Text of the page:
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AlexandreHURDYK
@AlexandreHURDYK
I don't think we have something like that, but maybe we can use the piece of hardware we're using that hosts our homemade OS in the same way. I'll try to ask a coworker.
If all else fails, it's qemu time to emulate a raspberry PI, right ?
mmn
@mmn:matrix.org
[m]
What are the ram/storage capacities of your target hw?
AlexandreHURDYK
@AlexandreHURDYK
No idea. Perhaps I can check with a command ?
mmn
@mmn:matrix.org
[m]
You don't know the device you are developing for?
AlexandreHURDYK
@AlexandreHURDYK
It's literaly a circuit board with an home made OS inside. Jobplace gave this to me monday without much precisions and told me to make my program work on that circuit board.
So I'm afraid that I lack a lot of critical information about what that improvised computer can do.
:/
I can however try to ask a coworker in a few minutes.
mmn
@mmn:matrix.org
[m]
Okay, but then that's maybe not a question for this forum. If you are going to cross-compile for an embedded device, that's quite a specialised discipline... I can try to compile oat++ on my lime2 this afternoon (which is 32 bit arm), but that one runs a full debian distro.
AlexandreHURDYK
@AlexandreHURDYK
All I should need is the two static library files so maybe just doing that on that debian distribution could work.
mmn
@mmn:matrix.org
[m]
What do you get after running
file ../ext/oatpp-1.3.0/lib/cortexa9hf_neon_Release/liboatpp.a
(replace the path with your actual path, of course)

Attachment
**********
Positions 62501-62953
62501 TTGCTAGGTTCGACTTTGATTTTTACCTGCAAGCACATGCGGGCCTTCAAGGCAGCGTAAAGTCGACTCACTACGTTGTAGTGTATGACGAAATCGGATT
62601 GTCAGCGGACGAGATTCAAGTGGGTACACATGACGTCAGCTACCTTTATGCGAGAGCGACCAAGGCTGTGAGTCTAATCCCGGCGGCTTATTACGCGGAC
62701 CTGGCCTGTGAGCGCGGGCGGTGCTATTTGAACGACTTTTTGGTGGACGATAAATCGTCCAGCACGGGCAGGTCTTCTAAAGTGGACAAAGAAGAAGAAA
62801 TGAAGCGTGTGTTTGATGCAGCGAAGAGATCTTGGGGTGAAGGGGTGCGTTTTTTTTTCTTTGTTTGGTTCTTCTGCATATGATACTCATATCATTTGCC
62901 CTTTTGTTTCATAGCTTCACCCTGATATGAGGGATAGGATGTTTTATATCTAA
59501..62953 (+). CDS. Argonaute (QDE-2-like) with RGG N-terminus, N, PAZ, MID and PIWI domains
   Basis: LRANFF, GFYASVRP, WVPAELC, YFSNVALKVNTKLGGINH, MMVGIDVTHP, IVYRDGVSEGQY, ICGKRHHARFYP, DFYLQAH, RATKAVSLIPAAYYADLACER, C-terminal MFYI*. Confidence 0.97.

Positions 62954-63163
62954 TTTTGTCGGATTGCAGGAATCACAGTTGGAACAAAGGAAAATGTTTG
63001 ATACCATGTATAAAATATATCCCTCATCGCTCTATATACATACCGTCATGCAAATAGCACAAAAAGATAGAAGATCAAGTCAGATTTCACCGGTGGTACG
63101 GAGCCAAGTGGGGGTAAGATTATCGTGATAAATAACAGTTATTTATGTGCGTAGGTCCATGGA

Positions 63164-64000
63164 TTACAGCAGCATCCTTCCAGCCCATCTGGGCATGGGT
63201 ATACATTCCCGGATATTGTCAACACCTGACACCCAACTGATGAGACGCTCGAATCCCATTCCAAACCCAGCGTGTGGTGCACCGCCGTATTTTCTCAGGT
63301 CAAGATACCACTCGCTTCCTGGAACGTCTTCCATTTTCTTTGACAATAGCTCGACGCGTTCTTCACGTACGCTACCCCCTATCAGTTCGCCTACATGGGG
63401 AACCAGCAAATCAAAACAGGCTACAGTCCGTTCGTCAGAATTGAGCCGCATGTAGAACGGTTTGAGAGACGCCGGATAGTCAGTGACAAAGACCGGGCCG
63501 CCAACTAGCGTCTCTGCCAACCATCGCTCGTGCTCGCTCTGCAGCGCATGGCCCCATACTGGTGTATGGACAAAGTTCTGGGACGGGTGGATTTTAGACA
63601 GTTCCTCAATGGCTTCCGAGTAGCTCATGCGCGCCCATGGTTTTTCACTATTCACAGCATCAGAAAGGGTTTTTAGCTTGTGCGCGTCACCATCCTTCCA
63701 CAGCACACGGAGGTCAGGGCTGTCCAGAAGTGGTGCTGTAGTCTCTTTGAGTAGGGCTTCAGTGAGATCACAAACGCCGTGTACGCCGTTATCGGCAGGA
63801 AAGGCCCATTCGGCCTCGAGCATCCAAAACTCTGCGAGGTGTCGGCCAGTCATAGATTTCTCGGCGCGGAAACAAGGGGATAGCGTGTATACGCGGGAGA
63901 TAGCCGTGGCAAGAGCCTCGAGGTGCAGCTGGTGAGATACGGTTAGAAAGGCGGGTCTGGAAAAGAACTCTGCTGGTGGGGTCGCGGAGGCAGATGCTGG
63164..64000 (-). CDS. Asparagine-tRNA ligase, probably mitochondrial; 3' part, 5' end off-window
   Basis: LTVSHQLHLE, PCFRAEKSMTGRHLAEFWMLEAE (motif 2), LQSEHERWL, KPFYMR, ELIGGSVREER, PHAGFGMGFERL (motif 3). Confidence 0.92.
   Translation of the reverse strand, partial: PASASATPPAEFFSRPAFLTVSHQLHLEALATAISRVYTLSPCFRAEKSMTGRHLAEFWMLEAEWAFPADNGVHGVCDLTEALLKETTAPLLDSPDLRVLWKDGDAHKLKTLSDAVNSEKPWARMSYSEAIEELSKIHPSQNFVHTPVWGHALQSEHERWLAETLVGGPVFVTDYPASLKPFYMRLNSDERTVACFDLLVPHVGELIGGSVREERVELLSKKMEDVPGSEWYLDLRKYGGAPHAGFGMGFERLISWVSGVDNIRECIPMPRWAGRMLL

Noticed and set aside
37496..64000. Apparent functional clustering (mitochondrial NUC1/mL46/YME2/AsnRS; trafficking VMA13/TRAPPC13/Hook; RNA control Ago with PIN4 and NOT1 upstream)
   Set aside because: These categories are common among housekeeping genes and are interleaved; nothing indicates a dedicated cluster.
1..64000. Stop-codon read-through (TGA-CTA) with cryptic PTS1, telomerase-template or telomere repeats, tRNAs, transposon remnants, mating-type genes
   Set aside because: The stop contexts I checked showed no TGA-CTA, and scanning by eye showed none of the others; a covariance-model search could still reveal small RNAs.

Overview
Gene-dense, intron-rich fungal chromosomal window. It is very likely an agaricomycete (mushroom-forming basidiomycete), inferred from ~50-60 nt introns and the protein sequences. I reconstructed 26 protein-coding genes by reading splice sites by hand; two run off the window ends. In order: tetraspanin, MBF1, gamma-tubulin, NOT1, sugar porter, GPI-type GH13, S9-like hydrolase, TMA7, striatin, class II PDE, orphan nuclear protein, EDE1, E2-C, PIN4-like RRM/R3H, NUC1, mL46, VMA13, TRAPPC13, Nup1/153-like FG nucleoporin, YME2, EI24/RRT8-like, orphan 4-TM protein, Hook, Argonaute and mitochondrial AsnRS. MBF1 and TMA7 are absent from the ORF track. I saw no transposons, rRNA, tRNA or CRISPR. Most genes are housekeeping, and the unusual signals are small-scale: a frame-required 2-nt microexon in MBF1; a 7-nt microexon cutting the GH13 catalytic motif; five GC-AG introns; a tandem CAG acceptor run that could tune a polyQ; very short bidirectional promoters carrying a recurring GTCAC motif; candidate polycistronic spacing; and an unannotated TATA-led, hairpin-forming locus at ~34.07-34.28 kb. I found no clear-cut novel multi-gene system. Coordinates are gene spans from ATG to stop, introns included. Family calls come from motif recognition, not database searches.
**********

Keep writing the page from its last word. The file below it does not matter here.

AlexandreHURDYK
@AlexandreHURDYK
Linker says it ignores them outright because they're not compatible, then says "cannot find -l:liboatpp.a".
mmn
@mmn:matrix.org
[m]
But what does file say?
AlexandreHURDYK
@AlexandreHURDYK
Uuuuh hold on.
I got confused and didn't realize "file" was a command.
liboatpp.a: current ar archive
Mmmmh that doesn't seem to say a lot.
mmn
@mmn:matrix.org
[m]
Okay, it indeed doesn't.
What about objdump -a path/to/liboatpp.a?
AlexandreHURDYK
@AlexandreHURDYK
This one dumps a lot of stuff. Are you looking for a line in particular ?
mmn
@mmn:matrix.org
[m]
More like any one record.
I get for example
Pattern.cpp.o: tiedostomuoto elf64-x86-64
rw-r--r-- 0/0 417832 Jan 1 02:00 1970 Pattern.cpp.o
AlexandreHURDYK
@AlexandreHURDYK
Let's pick one .o entry at random then
mmn
@mmn:matrix.org
[m]
yeah
AlexandreHURDYK
@AlexandreHURDYK
Processor.cpp.o: format de fichier elf32-i386
rw-r--r-- 0/0 190588 Jan 1 01:00 1970 Processor.cpp.o
format de fichier means "file format"
mmn
@mmn:matrix.org
[m]
I know.
Je comprends.
This is the important thing: elf32-i386
So you didn't cross-compile it for (32bit) arm, you just built it for 32bit x86 architecture.
AlexandreHURDYK
@AlexandreHURDYK
Darn. So it was bad all along.
Ok so at least we know why it doesn't work now.
mmn
@mmn:matrix.org
[m]
Yeah. So you have to somehow convince cmake to use your cross-compiling (for armhf) toolchain instead of your native (x86_64) one. Maybe the line source /opt/phytec-yogurt/BSP-Yocto-i.MX6-PD18.1.1/environment-setup-cortexa9hf-neon-phytec-linux-gnueabi should have done something like that, but apparently it didn't.
AlexandreHURDYK
@AlexandreHURDYK
Alright. At least now I know what went wrong. Thanks for the troubleshooting. I'll try these links out. :)
Fabrice Aeschbacher
@aeschbacher
@AlexandreHURDYK BTW if you're using Yocto (and not an external toolchain) oat++ builds just fine with
# PN, SRC_URI et all as usual , then